Surgical wound complications after groin dissection in melanoma patients – a historical cohort study and risk factor analysis
ABSTRACT This study examined the incidence and risk factors of surgical wound complications after inguinal lymph node dissection in melanoma patients. Overall complication rate was 72%. Older age was confirmed as a risk factor, but other risk factors could not be established with certainty.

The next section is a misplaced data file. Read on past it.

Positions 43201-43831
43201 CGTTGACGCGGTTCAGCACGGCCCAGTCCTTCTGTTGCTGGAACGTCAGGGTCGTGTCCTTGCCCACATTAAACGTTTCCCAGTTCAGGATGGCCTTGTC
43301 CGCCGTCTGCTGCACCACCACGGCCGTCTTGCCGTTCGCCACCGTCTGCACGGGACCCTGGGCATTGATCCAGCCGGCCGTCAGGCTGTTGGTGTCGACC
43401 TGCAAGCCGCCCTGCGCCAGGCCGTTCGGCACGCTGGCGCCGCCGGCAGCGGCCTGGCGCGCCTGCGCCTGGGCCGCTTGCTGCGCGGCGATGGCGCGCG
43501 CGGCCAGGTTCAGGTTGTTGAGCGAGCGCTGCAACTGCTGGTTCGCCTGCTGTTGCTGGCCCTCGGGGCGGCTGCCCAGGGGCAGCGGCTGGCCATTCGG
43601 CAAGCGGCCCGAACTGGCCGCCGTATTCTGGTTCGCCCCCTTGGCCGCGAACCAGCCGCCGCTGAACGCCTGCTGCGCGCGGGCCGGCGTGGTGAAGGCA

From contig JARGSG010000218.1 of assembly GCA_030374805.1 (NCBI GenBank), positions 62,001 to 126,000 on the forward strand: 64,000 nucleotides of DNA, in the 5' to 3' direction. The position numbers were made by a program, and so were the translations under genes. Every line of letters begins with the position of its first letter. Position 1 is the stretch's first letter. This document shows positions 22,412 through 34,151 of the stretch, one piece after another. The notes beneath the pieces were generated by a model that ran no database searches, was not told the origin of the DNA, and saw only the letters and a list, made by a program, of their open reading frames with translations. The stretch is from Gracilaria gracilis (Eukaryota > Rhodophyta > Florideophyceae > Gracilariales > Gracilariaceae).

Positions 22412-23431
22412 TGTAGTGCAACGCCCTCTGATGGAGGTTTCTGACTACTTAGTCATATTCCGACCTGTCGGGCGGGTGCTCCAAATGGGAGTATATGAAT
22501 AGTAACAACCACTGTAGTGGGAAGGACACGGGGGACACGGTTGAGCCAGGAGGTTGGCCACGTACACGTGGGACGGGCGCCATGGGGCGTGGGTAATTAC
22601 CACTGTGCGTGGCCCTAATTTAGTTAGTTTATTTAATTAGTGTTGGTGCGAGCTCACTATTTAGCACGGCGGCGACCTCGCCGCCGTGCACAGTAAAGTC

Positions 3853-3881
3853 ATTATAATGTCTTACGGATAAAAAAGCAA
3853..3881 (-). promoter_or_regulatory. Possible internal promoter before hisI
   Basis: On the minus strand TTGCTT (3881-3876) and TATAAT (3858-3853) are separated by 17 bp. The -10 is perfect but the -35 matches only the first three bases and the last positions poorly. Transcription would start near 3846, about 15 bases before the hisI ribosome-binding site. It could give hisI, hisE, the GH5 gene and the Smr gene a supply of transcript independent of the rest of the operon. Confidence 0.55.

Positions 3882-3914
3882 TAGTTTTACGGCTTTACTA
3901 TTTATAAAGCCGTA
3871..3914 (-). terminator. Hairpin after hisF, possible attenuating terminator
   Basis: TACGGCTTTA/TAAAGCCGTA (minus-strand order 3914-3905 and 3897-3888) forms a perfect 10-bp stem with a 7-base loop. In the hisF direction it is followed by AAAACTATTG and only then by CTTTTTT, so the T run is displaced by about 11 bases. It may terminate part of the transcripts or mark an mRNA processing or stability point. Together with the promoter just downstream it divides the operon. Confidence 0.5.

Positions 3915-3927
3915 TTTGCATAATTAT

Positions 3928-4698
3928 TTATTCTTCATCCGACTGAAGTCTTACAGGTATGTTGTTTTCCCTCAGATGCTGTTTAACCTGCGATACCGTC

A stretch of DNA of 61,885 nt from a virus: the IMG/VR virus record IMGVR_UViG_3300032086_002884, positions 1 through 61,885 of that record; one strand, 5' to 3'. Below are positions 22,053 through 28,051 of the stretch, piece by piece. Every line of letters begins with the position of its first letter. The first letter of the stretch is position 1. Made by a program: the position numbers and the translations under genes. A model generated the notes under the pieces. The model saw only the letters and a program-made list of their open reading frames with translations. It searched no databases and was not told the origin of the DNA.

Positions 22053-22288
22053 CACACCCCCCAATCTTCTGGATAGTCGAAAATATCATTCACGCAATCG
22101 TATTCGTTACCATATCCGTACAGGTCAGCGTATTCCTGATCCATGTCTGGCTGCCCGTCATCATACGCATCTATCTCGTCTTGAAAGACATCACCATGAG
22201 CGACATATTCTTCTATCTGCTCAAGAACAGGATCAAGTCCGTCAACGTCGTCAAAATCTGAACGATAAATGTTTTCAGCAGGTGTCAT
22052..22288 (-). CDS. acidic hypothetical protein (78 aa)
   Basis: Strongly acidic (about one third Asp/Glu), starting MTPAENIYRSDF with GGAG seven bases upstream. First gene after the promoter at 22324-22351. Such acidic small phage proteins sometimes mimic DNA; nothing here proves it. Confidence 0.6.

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ABSTRACT: Although quality assessment is gaining increasing attention, there is still no consensus on how to define and grade postoperative complications. This shortcoming hampers comparison of outcome data among different centers and therapies and over time. A classification of complications published by one of the authors in 1992 was critically re-evaluated and modified to increase its accuracy and its acceptability in the surgical community. Modifications mainly focused on the manner of reporting life-threatening and permanently disabling complications. The new grading system still mostly relies on the therapy used to treat the complication. The classification was tested in a cohort of 6336 patients who underwent elective general surgery at our institution. The reproducibility and personal judgment of the classification were evaluated through an international survey with 2 questionnaires sent to 10 surgical centers worldwide. The new ranking system significantly correlated with complexity of surgery (P < 0.0001) as well as with the length of the hospital stay (P < 0.0001). A total of 144 surgeons from 10 different centers around the world and at different levels of training returned the survey. Ninety percent of the case presentations were correctly graded. The classification was considered to be simple (92% of the respondents), reproducible (91%), logical (92%), useful (90%), and comprehensive (89%). The answers of both questionnaires were not dependent on the origin of the reply and the level of training of the surgeons. The new complication classification appears reliable and may represent a compelling tool for quality assessment in surgery in all parts of the world.Annals of Surgery 08/2004; 240(2):205-13. · 7.19 Impact Factor